I think I'm in my running adolescence.
It's been more than four years since I went on my first run that wasn't hustling through a parking lot to avoid inclement weather, and this spring will mark four full years of regularly running.
Have I improved physically? Yes. Have I improved mentally as well? Yes. But do I still whiff on good decision-making sometimes? Oh, heck yes.
It's like being a teenager again: I think I'm smarter than I really am, then find out through mishaps that I should've maybe thought that move over a little bit more.
Consider the past week-plus in running for me, and you'll see what I mean.
Good decision: Baking cookies before going to the apartment of a friend who was going to serve me delicious homemade soup, two Sundays ago.
Bad decision: Skipping a run to make those cookies, "because of the ice," which turned out to only exist on the first yard of sidewalk leading out of my apartment building.
Good decision: Listening to my body and taking Wednesday off.
Bad decision: Listening to my whiny mind and relaxing Wednesday morning, the last time for a couple of days that it wouldn't be slick and/or horrifically cold.
Good decision: Doing laundry Thursday, a dangerously cold day, instead of running. Carrying baskets of clothes up and down stairs counts as cross-training, right?
Bad decision: Doing laundry Thursday instead of running, but doing so after an hour-plus of errands, only to come back and find one lady repeatedly washing the same load, even though she saw me waiting at least twice for a washer to open.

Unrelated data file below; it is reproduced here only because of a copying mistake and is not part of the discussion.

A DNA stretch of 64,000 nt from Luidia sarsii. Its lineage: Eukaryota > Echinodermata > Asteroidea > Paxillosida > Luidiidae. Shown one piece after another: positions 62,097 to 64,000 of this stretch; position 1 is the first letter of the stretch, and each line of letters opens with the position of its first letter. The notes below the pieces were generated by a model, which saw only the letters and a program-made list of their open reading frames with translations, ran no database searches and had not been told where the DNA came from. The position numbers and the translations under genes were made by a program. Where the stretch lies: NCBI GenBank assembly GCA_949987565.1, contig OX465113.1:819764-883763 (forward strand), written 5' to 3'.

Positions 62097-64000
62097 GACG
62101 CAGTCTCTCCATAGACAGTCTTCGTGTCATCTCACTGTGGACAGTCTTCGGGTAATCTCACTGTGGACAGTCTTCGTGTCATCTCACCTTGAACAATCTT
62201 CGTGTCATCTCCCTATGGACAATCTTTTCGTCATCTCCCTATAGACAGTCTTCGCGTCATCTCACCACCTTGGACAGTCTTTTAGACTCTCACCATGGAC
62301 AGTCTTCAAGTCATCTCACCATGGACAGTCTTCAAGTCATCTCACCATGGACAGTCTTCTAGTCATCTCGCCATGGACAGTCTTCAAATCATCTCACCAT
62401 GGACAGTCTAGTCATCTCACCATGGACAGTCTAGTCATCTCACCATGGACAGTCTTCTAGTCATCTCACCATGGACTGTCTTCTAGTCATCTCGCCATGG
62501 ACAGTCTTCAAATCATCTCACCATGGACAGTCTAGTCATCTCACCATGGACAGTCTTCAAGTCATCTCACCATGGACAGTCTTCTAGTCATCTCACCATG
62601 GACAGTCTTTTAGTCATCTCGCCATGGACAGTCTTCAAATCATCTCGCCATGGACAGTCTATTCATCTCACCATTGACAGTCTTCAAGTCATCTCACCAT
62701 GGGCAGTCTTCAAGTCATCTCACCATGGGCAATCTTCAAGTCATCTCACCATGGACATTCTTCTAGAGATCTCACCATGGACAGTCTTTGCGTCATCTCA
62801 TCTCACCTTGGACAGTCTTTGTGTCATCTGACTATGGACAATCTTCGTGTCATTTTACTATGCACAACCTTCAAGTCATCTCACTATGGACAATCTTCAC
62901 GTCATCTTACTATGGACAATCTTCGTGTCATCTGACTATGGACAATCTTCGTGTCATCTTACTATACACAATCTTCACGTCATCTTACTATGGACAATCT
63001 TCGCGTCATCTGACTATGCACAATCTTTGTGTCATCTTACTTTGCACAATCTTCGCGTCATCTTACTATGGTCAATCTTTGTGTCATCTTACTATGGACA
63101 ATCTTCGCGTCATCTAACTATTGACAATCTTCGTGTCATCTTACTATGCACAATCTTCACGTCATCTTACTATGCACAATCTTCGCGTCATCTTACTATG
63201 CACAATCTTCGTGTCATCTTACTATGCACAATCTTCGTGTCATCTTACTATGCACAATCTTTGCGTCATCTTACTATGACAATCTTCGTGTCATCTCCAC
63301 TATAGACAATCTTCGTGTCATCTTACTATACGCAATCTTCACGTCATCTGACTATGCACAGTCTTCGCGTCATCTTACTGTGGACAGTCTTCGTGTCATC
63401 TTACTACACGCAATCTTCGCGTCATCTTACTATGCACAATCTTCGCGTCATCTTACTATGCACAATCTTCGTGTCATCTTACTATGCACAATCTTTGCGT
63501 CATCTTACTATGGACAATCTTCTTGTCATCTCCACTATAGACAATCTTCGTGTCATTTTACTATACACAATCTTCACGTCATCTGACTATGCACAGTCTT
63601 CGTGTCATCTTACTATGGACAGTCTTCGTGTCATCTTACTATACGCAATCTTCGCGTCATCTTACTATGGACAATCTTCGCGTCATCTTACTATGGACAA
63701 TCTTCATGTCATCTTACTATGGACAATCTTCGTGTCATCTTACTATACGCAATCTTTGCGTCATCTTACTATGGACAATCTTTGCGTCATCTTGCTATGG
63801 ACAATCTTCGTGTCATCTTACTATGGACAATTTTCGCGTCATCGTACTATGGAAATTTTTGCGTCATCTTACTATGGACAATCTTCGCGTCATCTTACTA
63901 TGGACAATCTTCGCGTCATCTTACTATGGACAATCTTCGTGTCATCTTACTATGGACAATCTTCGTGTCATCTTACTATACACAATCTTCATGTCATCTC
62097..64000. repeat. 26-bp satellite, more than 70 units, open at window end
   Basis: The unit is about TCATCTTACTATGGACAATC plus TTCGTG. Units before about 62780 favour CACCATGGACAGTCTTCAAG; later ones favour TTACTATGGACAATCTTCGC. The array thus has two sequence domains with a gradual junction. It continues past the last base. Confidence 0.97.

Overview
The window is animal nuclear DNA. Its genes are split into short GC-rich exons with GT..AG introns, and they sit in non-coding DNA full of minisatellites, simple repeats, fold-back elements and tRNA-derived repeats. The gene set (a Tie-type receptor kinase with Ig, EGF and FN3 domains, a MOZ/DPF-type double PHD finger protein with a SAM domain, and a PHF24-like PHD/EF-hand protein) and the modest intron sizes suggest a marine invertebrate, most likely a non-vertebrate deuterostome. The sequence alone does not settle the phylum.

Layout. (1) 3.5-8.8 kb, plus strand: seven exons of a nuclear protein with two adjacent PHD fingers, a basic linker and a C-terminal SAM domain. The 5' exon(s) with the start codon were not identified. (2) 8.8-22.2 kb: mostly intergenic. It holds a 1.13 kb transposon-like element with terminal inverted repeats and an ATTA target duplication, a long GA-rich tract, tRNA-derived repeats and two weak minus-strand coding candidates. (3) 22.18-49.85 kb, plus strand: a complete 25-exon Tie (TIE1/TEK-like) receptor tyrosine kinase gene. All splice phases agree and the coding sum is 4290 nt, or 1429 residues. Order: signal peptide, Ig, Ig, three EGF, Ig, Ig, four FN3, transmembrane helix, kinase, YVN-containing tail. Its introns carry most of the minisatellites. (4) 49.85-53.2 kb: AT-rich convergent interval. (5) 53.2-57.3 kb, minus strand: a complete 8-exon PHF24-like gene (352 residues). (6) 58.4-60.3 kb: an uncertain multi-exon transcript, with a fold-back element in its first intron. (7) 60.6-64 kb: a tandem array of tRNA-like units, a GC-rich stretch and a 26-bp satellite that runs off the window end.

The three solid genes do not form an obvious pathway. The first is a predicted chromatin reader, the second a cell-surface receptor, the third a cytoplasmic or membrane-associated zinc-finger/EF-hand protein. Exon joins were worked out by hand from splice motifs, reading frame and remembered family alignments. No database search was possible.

Thankfully a different neighbor decided her second load of laundry was too small to be worth it, and instead of using both remaining washers, she gave me one.
Good decision: Adjusting my expectations for Friday's run to the conditions. Race pace, not to mention intervals, was not going to happen on a single-digit day and slightly snowy/icy sidewalks.
Bad decision: Not wearing yoga pants over my tights Friday and leaving the balaclava at home. I applied the winter sunblock my dad gave me to my face, except apparently my upper lip, which did feel a little tender for the next 12 hours.
And to end it on a high note, here's a good decision/better decision scenario: For my Super Bowl Sunday five-miler — a balmy 21 degrees! — I left the fleece ear warmer behind, which was pretty apparently the right choice.
But the even better choice was to realize that my knit sweatband could be pulled over the tips of my ears, rather than tucked behind them, when the wind came through.